How do you climb Mountains Beyond Mountains?
Follow Paul Farmer.
The Haitian proverb “Beyond mountains there are mountains,” exemplifies the willpower and determination of Paul Farmer to not only tackle the problems that arise after one problem is solved, but to “bring the benefits of modern medical science to those most in need.” In 1987, Farmer devised a “comprehensive and community-based approach” to solve some of the largest problems facing the world’s poor today through the creation of Partners in Health (PIH).
PIH strives to raise the standard of care for the poor in the world by applying treatments used in first world medical care systems to those diseases previously thought “untreatable” in third world countries. In essence Paul Farmer, through PIH, has brought hope and healing to nations around the world, while advocating on their behalf to world class agencies and institutions. As a result, Farmer has reframed the focus and capabilities of the modern medical world to tailor their work to address the “mountains” affecting all of humanity, not only those who are suffering from medical problems in first world countries.
Through his work, Farmer has inspired and indeed created a following, so much so, that Tracey Kidder, who encountered Farmer on one of his trips to Haiti, wrote Mountains Beyond Mountains, a book which documents the work of Paul Farmer and his organization, Partners in Health. While each page tells the inspirational story of how Farmer has successfully raised awareness and reorganized models for dealing with the sick poor around the world, specifically in Haiti, nothing compares to the trained response and action Partners in Health took when the 7.0 magnitude earthquake shook Haiti’s core on January 12th.
Since the organization had already been on the ground in Haiti for over 20 years, PIH, locally known as Zanmi Lasante, was well versed in the local culture and needs of the community. PIH has not only implemented a medical landscape in Haiti, but they have trained the locals to care and adapt medical procedures and materials for their own communities. After all, it is the locals who know their country and community the best.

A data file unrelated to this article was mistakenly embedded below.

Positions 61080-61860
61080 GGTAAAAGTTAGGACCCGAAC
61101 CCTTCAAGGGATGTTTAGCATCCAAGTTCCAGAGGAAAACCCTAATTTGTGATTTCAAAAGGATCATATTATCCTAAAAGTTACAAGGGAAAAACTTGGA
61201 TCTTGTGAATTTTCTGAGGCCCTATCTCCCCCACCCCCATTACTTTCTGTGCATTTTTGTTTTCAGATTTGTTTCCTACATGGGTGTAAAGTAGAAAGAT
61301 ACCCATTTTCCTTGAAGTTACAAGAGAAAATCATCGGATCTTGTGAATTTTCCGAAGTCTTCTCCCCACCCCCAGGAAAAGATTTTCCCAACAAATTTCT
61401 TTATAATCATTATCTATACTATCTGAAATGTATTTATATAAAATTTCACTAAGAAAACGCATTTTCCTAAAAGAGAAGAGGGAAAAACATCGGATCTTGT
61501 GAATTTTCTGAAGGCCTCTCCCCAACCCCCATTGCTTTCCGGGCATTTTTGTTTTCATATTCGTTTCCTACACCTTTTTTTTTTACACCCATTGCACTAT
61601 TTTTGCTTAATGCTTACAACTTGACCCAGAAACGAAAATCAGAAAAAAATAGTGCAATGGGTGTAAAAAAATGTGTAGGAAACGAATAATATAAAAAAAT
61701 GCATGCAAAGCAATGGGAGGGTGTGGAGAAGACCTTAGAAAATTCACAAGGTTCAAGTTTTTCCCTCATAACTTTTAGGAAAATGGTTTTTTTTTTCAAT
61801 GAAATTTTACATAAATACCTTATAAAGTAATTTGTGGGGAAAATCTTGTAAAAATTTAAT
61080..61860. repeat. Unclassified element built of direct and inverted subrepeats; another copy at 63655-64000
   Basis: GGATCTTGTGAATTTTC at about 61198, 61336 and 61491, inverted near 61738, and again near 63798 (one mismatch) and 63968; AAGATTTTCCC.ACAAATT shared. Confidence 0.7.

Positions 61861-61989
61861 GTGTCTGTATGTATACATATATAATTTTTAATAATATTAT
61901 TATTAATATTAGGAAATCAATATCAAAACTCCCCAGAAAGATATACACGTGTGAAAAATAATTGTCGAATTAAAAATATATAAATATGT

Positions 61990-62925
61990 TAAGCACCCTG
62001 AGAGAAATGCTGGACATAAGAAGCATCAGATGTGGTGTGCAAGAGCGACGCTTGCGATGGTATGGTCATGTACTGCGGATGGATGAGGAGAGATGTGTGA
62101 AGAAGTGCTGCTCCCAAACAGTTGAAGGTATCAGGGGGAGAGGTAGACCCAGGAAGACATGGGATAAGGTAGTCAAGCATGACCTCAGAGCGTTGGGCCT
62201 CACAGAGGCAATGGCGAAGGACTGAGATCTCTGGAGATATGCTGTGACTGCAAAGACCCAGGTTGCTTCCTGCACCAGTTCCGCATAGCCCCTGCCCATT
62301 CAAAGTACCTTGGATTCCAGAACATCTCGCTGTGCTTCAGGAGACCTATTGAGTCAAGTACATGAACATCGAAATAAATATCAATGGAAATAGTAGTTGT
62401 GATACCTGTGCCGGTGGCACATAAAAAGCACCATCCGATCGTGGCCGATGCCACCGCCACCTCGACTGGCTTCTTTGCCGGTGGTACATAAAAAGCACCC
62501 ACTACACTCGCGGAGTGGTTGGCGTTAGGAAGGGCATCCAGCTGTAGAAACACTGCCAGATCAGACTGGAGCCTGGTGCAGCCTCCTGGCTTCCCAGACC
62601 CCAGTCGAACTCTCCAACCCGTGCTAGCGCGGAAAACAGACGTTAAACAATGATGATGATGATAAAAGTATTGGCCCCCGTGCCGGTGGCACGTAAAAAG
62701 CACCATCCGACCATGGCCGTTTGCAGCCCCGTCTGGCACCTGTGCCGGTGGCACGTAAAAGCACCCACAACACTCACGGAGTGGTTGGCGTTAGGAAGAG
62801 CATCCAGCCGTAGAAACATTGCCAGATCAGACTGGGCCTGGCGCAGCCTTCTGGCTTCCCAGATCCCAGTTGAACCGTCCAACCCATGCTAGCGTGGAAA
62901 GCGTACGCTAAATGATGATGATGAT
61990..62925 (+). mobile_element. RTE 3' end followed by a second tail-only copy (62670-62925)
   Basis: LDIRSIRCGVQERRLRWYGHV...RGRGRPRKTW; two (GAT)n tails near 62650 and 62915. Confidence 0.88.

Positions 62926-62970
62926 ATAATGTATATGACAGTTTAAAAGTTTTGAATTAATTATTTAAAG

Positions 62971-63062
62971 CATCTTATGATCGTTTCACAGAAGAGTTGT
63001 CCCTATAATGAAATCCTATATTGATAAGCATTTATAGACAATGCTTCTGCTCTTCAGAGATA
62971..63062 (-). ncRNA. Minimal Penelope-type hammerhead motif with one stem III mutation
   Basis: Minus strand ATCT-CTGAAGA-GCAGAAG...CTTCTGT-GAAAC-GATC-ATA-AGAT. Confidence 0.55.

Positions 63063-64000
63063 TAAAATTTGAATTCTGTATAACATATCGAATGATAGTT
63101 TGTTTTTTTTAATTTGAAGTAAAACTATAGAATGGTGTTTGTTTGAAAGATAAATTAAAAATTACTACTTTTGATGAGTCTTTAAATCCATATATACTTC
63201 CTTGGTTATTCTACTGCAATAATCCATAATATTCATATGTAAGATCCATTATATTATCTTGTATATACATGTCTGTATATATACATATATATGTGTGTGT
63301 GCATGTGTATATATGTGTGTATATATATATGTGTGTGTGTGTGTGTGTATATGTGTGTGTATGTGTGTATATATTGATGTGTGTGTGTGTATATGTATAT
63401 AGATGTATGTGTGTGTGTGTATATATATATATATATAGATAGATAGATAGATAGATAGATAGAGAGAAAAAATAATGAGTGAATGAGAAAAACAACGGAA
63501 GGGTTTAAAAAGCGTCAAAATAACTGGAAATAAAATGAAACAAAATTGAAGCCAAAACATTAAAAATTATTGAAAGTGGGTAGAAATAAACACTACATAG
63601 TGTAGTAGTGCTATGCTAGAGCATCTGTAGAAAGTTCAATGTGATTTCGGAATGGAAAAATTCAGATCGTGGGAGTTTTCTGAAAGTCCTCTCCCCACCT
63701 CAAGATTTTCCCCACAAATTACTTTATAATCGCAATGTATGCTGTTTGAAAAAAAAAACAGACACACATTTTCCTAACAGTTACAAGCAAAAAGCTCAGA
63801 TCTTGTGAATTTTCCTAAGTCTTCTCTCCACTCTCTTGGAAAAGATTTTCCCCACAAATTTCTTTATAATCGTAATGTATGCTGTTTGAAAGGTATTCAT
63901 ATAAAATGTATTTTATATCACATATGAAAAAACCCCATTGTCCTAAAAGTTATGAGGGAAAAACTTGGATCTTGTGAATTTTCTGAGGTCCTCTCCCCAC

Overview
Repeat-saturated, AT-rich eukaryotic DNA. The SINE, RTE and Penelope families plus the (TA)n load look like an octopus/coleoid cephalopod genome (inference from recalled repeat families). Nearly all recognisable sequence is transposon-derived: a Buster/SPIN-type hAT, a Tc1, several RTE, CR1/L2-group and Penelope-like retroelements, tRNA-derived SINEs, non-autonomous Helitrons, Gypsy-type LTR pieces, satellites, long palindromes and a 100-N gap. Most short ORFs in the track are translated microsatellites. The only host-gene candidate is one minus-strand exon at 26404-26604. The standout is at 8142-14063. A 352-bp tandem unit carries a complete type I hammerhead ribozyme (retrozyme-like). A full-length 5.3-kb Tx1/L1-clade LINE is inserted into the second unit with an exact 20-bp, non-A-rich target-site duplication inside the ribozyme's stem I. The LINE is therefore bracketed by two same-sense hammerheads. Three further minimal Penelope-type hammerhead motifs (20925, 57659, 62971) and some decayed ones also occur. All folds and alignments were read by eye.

Zanmi Lansante started as a small community clinic in Cange, a village about 60 miles from Port au-Prince, in 1985, and has since grown to be a full service hospital, with operating rooms, in-patient units, and an infectious disease center for starters; similar models have also been set up throughout Haiti’s Central Plateau, reaching hundreds of thousands of Haitians.
This existing “medical network” in Haiti helped serve and continues to serve as a backbone of support and navigation for the hundreds of organizations that travelled to Haiti immediately following the earthquake.
With money still pouring in to aid victims of the earthquake (individuals have and are continuing to raise money and awareness- runwithhaiti.org, www.askyourmama.com, and other events!) PIH has been forced to respond quickly and to reevaluate its focus on the ground in Haiti, while still maintaining the success of its many programs around the world; in Peru, Russia, Rwanda, and elsewhere.
Partners in Health does “whatever it takes.” Through their leadership, PIH acts as we would if a member of our own family fell ill, by using every means at our disposal to make them well; highlighting the fact that “The only real nation is humanity.”